Contributed by jose on from the w00t dept.
I said buy a cd/shirt/poster! What the @#$* are you waiting for???? When i was your age, we bought 5 of every item, and then we had to walk through 4 feet of snow 6 miles, just to get to school. You lazy gen-x'er!" Read on for the full announcement from Todd Miller for 3.3's release.
May 1, 2003.
We are pleased to announce the official release of OpenBSD 3.3. This is our 13th release on CD-ROM (and 14th via FTP). We remain proud of OpenBSD's record of seven years with only a single remote hole in the default install. As in our previous releases, 3.3 provides significant improvements, including new features, in nearly all areas of the system:
Ever-improving security (http://www.OpenBSD.org/security.html)
- Integration of the ProPolice stack protection technology, by Hiroaki Etoh, into the system compiler. This protection is enabled by default. With this change, function prologues are modified to rearrange the stack: a random canary is placed before the return address, and buffer variables are moved closer to the canary so that regular variables are below, and harder to smash. The function epilogue then checks if the canary is still intact. If it is not, the process is terminated. This change makes it very hard for an attacker to modify the return address used when returning from a function.
- W^X (pronounced: "W xor X") on architectures capable of pure execute-bit support in the MMU (sparc, sparc64, alpha, hppa). This is a fine-grained memory permissions layout, ensuring that memory which can be written to by application programs can not be executable at the same time and vice versa. This raises the bar on potential buffer overflows and other attacks: as a result, an attacker is unable to write code anywhere in memory where it can be executed. (NOTE: i386 and powerpc do not support W^X in 3.3; however, 3.3-current already supports it on i386, and both these processors are expected to support this change in 3.4.)
- Further reduction of the number of setuid and setgid binaries and more use of chroot(2) throughout the system. While some programs are still setuid or setgid, most allocate a resource and then quickly revoke privilege.
- The X window server and xconsole now use privilege separation, for better security. Also, xterm has been modified to do privilege revocation. xdm runs as a special user and group, to further constrain what might go wrong.
- RSA blinding is now on by default in OpenSSL.
- Many occurrences of strcpy(), strcat() and sprintf() have been changed to strlcpy(), strlcat(), and snprintf() or asprintf().
- A process will now have the P_SUGIDEXEC flag set if any of the real, effective, or saved uid/gid are mismatched. Previously only the real and effective uid/gid were checked.
- ptrace(2) is now disabled for processes with the P_SUGIDEXEC flag set.
- The xl(4), sis(4) and vr(4) ethernet drivers are more robust.
- The ahc(4) and bktr(4) drivers now work on macppc.
- Vlan tagging now works properly in the ti(4) driver.
- The cac(4) driver is now more stable.
- Media handling has been improved in the hme(4) driver.
- Bugs have been fixed in the gem(4) driver to make it more stable on the sparc64 platform.
- Several fixes for the ami(4) driver.
- New LZS compression support for the hifn(4) driver.
- Support for new IDE controllers from Promise, VIA, NVIDIA and ServerWorks.
- siop(4) driver improvements.
- The sparc64 platform is now supported on several more models and is much more stable.
- pf now supports altq-style queueing via the new "queue" directive. Packets are assigned to queues based on filter rules. This allows for very flexible queue settings, including quality of service bandwidth shaping.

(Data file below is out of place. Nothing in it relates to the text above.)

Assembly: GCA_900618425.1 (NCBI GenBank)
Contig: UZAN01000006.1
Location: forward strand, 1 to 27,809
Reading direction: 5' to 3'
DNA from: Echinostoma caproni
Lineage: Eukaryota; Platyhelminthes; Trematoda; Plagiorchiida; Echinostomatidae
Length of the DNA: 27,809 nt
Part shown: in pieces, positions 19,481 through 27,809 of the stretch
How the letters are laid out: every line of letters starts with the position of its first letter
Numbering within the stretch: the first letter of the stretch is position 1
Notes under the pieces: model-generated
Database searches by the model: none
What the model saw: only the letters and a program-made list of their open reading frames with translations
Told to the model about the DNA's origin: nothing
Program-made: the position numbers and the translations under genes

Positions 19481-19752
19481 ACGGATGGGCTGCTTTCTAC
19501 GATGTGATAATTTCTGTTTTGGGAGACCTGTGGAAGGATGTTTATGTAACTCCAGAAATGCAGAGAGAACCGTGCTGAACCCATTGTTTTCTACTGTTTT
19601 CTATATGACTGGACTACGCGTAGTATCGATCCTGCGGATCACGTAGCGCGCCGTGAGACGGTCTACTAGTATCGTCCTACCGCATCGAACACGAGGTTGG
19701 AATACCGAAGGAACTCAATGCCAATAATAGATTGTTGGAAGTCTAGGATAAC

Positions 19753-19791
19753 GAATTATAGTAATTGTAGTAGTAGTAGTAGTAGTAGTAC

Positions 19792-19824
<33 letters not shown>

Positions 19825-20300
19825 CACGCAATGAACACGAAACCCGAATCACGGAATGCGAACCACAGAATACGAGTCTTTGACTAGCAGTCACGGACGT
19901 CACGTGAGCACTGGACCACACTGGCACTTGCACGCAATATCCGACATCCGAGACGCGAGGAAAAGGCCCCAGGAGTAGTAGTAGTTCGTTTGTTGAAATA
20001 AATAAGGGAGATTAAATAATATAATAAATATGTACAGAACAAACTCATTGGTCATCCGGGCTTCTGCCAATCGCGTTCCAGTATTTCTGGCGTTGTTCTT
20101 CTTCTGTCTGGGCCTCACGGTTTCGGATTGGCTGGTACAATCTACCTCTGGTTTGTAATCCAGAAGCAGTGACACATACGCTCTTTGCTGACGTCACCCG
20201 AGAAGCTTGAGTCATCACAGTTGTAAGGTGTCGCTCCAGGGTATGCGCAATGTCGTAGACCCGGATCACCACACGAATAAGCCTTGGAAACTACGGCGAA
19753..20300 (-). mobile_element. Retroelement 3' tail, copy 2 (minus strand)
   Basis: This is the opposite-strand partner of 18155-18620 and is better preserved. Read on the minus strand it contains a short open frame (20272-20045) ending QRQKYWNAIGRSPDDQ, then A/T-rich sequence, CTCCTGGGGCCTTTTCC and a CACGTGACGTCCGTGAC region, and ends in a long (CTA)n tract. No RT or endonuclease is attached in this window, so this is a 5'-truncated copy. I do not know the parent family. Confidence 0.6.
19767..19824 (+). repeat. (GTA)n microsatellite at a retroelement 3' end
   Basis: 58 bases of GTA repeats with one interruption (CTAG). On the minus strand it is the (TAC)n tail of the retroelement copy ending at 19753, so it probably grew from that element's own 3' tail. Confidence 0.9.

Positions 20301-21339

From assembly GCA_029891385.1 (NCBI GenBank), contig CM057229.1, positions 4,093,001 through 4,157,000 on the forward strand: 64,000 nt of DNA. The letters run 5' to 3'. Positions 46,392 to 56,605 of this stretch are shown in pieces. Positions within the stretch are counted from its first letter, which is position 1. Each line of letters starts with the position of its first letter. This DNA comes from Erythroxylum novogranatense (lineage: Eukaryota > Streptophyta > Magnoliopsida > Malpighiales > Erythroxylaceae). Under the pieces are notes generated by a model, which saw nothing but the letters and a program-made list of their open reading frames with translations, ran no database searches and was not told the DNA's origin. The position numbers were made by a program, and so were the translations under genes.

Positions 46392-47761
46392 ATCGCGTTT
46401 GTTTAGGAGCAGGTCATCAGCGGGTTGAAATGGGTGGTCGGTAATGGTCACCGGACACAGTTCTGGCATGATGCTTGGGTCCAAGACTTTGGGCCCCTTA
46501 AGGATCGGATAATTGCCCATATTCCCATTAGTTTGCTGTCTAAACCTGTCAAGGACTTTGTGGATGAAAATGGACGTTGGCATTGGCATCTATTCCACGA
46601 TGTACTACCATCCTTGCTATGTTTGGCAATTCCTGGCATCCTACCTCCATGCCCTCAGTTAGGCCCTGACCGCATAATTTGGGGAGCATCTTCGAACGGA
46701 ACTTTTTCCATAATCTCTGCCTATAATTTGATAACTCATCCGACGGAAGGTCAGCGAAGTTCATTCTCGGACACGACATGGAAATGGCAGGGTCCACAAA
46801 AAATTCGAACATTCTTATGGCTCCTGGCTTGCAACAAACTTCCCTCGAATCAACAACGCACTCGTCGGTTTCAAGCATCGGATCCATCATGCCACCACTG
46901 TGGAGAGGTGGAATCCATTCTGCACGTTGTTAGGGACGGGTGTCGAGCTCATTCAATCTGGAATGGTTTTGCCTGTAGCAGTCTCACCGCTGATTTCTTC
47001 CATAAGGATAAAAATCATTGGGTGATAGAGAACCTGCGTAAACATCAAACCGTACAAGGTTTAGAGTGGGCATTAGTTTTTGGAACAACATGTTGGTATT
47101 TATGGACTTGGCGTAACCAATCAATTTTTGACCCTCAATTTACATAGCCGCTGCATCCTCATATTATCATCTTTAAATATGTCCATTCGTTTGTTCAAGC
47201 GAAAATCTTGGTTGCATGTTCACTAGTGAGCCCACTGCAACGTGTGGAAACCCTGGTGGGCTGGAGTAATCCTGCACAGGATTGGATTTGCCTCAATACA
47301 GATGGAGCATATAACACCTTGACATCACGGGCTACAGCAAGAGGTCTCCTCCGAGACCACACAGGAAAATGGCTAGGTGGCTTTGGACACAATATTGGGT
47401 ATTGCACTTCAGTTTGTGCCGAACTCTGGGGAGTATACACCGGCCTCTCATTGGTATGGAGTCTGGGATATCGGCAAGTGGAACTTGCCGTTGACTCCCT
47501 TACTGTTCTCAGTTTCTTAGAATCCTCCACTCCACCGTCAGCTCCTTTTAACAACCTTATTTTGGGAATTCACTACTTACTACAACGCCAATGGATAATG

- New support for "anchors," which allows the use of sub-rulesets which can be loaded and modified independently.
- A new "table" facility provides a mechanism for increasing the performance and flexibility of rules with large numbers of source or destination addresses.
- Address pools, redirect/NAT to multiple addresses and thus load balancing.
- The scrub option 'no-df' has been changed to better handle fragments with DF set, such as those sent by Linux NFS.
- There is a new 'random-id' option for the scrub rules. This randomizes outbound IP IDs and helps defeat NAT detection.
- TCP state inspection is now RFC 763 compliant; we now send a reset when presented with SYN-cookie schemes that send out-of-window ACKs during the TCP handshake.
- TCP window scaling support.
- Full support for CIDR addresses.
- Early checksum verification return on invalid packets.
- The configuration language has been made much more flexible.
- Large rulesets now load much more quickly.
- spamd, a spam deferral daemon, can be used to tie up resources on a spammer's machine. spamd uses the new pf(4) table facility to redirect connections from a blacklist such as SPEWS or DIPS.
- OpenBSD 3.3 includes the hppa port for HP PA-RISC machines. This should be considered a work in progress; users are advised to install the most recent snapshot instead of the formal 3.3 hppa release.
- The 3.3 CD-ROMs ship with many pre-built packages for the common architectures. The FTP site contains hundreds more packages (for the important architectures) which we could not fit onto the CD-ROMs (or which had prohibitive licenses).
- XFree86 4.2.1 (+ patches).
- gcc 2.95.3 (+ patches and ProPolice).
- Sendmail 8.12.9.
- Apache 1.3.27 and mod_ssl 2.8.12, DSO support (+ patches).
- OpenSSL 0.9.7beta3 (+ patches).
- Stable version of KAME IPv6.
- OpenSSH 3.6 (now 100% compliant with the secsh drafts).
- Bind 9.2.2 (+ patches).
- Perl 5.8.0
- Sudo 1.6.7.
- Latest ISC cron (+ patches and atrun integration).
- Improved vlan(4) robustness.
- FreeBSD emulation now recognizes newer FreeBSD ELF binaries.
- Significant improvements to the pthread library.
- Many, many man page improvements.
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